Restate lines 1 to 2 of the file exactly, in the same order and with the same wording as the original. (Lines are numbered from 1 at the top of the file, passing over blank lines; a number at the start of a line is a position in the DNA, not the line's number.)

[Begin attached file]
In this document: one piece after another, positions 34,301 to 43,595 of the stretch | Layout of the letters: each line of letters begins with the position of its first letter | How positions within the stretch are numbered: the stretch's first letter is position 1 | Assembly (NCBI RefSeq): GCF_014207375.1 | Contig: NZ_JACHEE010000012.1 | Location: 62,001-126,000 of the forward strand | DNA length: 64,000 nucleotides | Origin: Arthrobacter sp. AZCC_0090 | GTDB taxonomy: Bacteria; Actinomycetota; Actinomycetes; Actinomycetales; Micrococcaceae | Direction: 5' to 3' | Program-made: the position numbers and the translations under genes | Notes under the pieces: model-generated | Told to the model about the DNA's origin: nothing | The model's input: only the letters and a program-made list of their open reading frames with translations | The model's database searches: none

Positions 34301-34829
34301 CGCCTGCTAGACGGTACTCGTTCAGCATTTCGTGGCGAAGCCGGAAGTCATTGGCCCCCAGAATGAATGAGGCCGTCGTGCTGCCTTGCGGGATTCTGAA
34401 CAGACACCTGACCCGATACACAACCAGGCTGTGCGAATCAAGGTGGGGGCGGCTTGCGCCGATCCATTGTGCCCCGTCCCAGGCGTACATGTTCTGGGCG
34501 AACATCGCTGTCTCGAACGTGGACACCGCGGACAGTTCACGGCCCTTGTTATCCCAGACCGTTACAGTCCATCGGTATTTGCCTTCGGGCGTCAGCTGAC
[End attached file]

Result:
In this document: one piece after another, positions 34,301 to 43,595 of the stretch | Layout of the letters: each line of letters begins with the position of its first letter | How positions within the stretch are numbered: the stretch's first letter is position 1 | Assembly (NCBI RefSeq): GCF_014207375.1 | Contig: NZ_JACHEE010000012.1 | Location: 62,001-126,000 of the forward strand | DNA length: 64,000 nucleotides | Origin: Arthrobacter sp. AZCC_0090 | GTDB taxonomy: Bacteria; Actinomycetota; Actinomycetes; Actinomycetales; Micrococcaceae | Direction: 5' to 3' | Program-made: the position numbers and the translations under genes | Notes under the pieces: model-generated | Told to the model about the DNA's origin: nothing | The model's input: only the letters and a program-made list of their open reading frames with translations | The model's database searches: none

Positions 34301-34829